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Is Coin the one payment card to rule them all?

J.D. Sartain | Feb. 3, 2014
In an era when consumers' wallets are filled with credit cards, rewards cards, gift cards and other cards, Coin aims to be the universal payment option of choice. But can it stand out in a growing market of smartphone apps, digital wallets and NFC technology?

"Coin uses the concept of a leash. If your Coin gets too far away from you, it notifies you via the app that you left your device behind," Coin CEO Kanishk Parashar says. The device then locks itself; the card can be swiped but is otherwise disabled until it's back in your hands.

"If the phone battery dies or you're in airplane mode, the leash will also break," Parashar says. "But once this happens, users can manually unlock Coin using a single-button pass code (similar to a Morse code) and continue to use their Coin without their phone."

Coin can "comfortably communicate" with a phone within a 25-foot range, Parashar says. When it exceeds this distance, it starts a countdown to automatically deactivate itself if it does not reestablish communication with the phone within the period of time configured in the mobile app.

David Monahan, a senior analyst with Enterprise Management Associates — who participated in an email Q&A with Parashar for the purposes of this article — says he'd like to see the proximity loss to be farther than the proximity lock.

At a restaurant, for example, a lock setting of five feet would ensure that a server holding your Coin device can't "mess with it," but a loss setting of 25 feet would let the server reach the point of sale terminal without the card going off. In addition, Monahan says he's hoping for a tamper-resistant case such that incursions or cracks "won't erase the [encryption] keys or, at a minimum, make them inaccessible by the program."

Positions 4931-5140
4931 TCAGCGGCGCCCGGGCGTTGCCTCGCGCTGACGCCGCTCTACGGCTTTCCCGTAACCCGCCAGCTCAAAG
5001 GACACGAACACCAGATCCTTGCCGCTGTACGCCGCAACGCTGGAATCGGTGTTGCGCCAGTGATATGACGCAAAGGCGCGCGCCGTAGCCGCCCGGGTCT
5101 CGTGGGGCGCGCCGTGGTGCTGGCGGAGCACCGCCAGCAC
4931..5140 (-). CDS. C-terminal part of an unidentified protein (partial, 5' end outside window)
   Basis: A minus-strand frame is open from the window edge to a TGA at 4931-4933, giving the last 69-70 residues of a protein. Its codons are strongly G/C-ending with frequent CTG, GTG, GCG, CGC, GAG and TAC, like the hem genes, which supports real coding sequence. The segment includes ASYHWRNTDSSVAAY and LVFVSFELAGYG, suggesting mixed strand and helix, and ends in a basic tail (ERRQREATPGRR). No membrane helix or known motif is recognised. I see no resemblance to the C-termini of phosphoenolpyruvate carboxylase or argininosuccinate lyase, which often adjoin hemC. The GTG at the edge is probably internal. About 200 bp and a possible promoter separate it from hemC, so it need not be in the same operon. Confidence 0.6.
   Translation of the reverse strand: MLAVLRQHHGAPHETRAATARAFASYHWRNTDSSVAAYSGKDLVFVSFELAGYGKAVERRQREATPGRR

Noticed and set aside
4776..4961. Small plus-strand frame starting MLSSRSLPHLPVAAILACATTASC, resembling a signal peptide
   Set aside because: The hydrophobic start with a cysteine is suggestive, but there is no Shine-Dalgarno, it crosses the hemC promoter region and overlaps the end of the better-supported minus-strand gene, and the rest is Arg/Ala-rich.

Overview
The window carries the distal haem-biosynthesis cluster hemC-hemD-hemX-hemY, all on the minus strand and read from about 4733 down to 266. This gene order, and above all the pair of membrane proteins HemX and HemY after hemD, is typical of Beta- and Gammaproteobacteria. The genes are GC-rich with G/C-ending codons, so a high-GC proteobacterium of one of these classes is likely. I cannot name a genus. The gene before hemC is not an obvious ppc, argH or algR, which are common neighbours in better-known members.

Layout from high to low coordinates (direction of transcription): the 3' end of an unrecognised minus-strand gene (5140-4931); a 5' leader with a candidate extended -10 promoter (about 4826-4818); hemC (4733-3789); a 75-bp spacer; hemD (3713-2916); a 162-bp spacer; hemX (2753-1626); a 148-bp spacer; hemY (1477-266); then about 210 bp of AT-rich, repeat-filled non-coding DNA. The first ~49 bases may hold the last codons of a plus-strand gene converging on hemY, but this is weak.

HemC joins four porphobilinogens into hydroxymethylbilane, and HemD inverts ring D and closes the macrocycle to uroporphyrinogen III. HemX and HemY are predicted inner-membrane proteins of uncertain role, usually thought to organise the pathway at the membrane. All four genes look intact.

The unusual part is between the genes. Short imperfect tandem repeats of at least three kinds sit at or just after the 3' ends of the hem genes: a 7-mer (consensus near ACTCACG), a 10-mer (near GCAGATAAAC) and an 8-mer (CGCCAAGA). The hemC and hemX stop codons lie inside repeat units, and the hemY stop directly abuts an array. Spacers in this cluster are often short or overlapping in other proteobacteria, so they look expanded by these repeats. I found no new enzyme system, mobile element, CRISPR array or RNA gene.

Christophe Uzureau, research vice president of banking and investments at Gartner, describes the lost and found feature as "an interesting contribution to reassuring some cardholders," adding, "The approach to improve the tracking of payment instruments (cards) via smarphone is a feature that could generate new thinking for established stakeholders. Consumers — especially in the United States - are relatively aware of the liability with credit card solutions."

However, Uzureau says, Coin does present some valid concerns. Consumers' perceptions of security could be negatively impacted by a lack of familiarity with the Coin brand and the need to carry another piece of hardware, he says. In addition, customers must plug use a dongle into their smartphones to register their cards; some consumers already perceive dongles as insecure, and this may counterbalance the added security of the lost and found feature.

Coin's EMV Support, and International Usage, In the Works
Coin is currently available for iOS and Android; Windows Phone and BlackBerry options may be offered if there's user demand, the company says. The battery lasts two years; as of now, there's no rechargeable option.


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